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Many of us still remember our days in the elementary education system, when lessons in the arts— including music—were part of every primary school’s curriculum. Some kids really liked it; some others weren’t interested—but all had the opportunity to see for themselves. But politics and budget restraints changed that, and now most schools take little or no responsibility for arts education. That’s truly unfortunate, because an amazing amount of talent can be brought to light with just a little encouragement and exposure to music’s joys.

Ten years ago, San Diego Youth Symphony and Conservatory began partnering with the Chula Vista Elementary School District to bring music education back to the school day for all students in the district’s 46 schools. Many students later matriculate to the Conservatory programs.

Since 1945, SDYS has given thousands of young musicians the opportunity to study and perform classical music at a highly advanced level. Originally, like most youth symphonies, participation was merit-based—only students who could meet required performance standards were accepted. But today, there’s a more inclusive philosophy; SDYS has ensembles at every level, from beginners at age 7 to pre-professionals up to 25. Their ChIMES program (Childhood Introduction to Music Education with Smiles) builds healthy attachments between toddlers (birth to age 5) and their caregivers through hands-on playing with instruments, singing, and percussion.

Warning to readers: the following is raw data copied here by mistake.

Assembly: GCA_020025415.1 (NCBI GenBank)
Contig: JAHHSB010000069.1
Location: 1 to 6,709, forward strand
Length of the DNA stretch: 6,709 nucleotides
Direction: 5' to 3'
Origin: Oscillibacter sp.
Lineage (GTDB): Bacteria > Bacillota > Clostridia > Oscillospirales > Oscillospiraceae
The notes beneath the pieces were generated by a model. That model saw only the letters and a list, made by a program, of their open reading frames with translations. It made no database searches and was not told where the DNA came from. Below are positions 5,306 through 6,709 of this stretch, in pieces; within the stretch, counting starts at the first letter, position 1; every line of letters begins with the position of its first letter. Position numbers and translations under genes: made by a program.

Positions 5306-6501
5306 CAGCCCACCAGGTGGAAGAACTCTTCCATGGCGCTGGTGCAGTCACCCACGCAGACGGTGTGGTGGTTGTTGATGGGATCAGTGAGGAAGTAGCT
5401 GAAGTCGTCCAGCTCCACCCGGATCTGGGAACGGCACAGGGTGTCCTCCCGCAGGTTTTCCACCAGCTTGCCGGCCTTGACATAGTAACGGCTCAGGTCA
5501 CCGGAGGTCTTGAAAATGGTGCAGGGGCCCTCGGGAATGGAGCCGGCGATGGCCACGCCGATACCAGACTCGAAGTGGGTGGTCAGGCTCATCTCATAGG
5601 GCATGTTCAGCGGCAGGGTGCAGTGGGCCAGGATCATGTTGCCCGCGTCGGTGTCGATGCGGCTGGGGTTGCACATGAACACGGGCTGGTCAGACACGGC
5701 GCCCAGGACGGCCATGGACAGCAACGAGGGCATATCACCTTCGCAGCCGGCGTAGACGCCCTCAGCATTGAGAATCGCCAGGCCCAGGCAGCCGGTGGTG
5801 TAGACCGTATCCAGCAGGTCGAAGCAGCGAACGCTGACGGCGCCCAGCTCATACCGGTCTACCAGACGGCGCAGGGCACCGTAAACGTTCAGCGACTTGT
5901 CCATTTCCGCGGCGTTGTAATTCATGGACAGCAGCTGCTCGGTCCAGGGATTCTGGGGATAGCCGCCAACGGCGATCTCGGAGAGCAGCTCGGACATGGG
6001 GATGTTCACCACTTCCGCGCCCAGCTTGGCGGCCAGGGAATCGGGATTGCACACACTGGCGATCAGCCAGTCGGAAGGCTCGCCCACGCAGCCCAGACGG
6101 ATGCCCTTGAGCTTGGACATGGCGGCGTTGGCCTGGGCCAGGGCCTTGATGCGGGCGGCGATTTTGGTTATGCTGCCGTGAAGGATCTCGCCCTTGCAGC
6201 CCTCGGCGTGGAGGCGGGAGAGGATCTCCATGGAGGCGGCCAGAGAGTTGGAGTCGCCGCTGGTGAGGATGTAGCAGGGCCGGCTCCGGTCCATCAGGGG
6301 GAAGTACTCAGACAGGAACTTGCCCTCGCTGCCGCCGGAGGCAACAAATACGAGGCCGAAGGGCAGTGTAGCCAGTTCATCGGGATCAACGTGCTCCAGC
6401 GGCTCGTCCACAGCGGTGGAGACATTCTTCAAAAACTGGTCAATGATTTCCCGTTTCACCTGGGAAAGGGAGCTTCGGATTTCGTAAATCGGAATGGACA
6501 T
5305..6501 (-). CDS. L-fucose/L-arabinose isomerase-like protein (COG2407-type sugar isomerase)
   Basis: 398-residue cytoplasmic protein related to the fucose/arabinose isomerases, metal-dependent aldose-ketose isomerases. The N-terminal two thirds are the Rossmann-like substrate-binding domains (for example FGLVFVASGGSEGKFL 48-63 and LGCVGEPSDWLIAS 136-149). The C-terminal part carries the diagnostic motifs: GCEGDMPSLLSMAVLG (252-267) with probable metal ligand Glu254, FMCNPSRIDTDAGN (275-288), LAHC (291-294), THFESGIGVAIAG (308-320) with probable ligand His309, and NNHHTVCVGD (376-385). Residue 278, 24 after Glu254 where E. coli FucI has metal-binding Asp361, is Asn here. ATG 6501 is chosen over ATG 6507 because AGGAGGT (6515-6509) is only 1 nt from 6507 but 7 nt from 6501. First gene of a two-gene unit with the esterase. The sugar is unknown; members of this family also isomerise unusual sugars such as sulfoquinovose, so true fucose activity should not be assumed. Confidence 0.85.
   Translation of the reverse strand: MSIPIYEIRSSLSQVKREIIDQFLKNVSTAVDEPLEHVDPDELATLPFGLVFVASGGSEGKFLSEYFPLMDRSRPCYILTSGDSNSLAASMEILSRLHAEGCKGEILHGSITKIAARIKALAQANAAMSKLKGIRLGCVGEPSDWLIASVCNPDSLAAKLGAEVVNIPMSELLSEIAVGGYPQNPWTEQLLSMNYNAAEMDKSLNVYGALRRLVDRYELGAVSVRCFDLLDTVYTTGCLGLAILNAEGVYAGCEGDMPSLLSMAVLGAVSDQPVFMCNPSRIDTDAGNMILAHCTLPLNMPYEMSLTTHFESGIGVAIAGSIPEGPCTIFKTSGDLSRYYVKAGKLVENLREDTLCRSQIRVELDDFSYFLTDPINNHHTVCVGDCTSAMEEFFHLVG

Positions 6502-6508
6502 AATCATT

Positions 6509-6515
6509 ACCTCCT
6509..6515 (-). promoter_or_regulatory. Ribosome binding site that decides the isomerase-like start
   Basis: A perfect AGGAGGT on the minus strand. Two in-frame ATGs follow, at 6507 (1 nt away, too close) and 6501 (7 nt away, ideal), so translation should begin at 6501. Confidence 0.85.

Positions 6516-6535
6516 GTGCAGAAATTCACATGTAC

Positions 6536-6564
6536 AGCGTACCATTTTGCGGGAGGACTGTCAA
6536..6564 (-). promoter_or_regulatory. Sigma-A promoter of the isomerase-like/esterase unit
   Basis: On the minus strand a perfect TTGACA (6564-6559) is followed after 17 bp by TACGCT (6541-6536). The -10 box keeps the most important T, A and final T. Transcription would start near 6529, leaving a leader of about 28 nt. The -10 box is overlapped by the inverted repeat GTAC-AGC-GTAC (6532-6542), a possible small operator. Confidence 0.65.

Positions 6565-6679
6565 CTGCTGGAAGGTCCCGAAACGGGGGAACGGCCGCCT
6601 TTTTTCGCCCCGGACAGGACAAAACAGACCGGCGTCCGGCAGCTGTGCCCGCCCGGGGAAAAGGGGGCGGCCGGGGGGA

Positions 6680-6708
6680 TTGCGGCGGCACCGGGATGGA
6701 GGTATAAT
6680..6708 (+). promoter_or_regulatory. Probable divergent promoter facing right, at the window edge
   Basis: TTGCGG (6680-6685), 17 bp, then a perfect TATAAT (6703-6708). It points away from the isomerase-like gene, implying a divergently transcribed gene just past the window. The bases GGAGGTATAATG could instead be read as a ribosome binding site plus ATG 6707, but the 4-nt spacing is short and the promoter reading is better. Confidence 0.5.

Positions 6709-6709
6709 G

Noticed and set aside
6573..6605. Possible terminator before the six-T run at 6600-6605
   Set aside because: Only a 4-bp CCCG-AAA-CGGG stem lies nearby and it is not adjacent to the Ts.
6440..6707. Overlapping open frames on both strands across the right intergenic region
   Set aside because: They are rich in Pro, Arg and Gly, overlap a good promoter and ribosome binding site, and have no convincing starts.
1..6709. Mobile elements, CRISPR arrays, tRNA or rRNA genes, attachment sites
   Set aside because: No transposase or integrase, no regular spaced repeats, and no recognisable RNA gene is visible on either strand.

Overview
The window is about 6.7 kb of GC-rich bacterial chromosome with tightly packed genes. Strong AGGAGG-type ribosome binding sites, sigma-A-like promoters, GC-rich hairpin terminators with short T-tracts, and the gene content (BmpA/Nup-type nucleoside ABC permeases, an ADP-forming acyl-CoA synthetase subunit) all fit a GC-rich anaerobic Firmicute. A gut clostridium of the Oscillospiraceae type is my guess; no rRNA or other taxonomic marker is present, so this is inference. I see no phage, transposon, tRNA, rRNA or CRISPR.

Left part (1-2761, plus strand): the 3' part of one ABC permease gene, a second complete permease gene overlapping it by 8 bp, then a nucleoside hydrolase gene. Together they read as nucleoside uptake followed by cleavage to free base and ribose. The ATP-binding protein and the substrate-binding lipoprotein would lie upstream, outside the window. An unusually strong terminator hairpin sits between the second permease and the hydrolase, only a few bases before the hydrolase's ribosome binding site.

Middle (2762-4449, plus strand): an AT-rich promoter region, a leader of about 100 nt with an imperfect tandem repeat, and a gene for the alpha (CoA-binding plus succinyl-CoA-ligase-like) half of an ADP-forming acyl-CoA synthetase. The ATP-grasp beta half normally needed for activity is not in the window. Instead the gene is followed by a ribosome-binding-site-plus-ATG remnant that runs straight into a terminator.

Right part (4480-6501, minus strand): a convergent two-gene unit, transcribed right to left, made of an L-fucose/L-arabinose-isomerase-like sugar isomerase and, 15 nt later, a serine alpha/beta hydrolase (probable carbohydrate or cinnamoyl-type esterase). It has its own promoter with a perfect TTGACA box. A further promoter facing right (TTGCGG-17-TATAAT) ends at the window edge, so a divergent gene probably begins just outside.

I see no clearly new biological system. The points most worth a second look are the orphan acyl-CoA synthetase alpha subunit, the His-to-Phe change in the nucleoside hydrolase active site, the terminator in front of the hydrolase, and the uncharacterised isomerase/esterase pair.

No student who wants to participate is turned away. There’s a very reasonable tuition for SDYS’ Conservatory programs, but for families that can’t afford it, financial aid is available in the form of music scholarships. This means that any child can participate in SDYS’ programs.

Funding for these scholarships comes from private donations, and from the organization’s annual “Encore!” gala. Perla Browlie chaired the 2019 fundraiser last weekend at the Casa del Prado in Balboa Park—where many of SDYS’ programs take place. Martin Cooper and Arlene Harris were honorary chairs, and Al and Armi Williams were presented with the Conductor’s Award for their years of dedicated service and support.

The event started with wines, champagne, hors d’ oeuvres, and refreshing sangria in the building’s courtyard. Guests moved indoors for spirited performances by SDYS’ Opus Festejo Strings and the more advanced Chamber Orchestra—both amazingly proficient ensembles.

Afterward, the Opus Esperanza and Alegria Percussion Parade played, leading the 120 guests to dinner in a big white tent nearby. There, Catering Solutions served an excellent three-course dinner featuring braised short ribs. President/CEO Dr. Michael Remson illustrated SDYS’ story through short videos and stellar student performances. Event proceeds for music scholarships topped $120,000, and the evening closed with a spot-on Tchaikovsky performance by the 26-member Chamber Strings ensemble.

 
 

San Diego Youth Symphony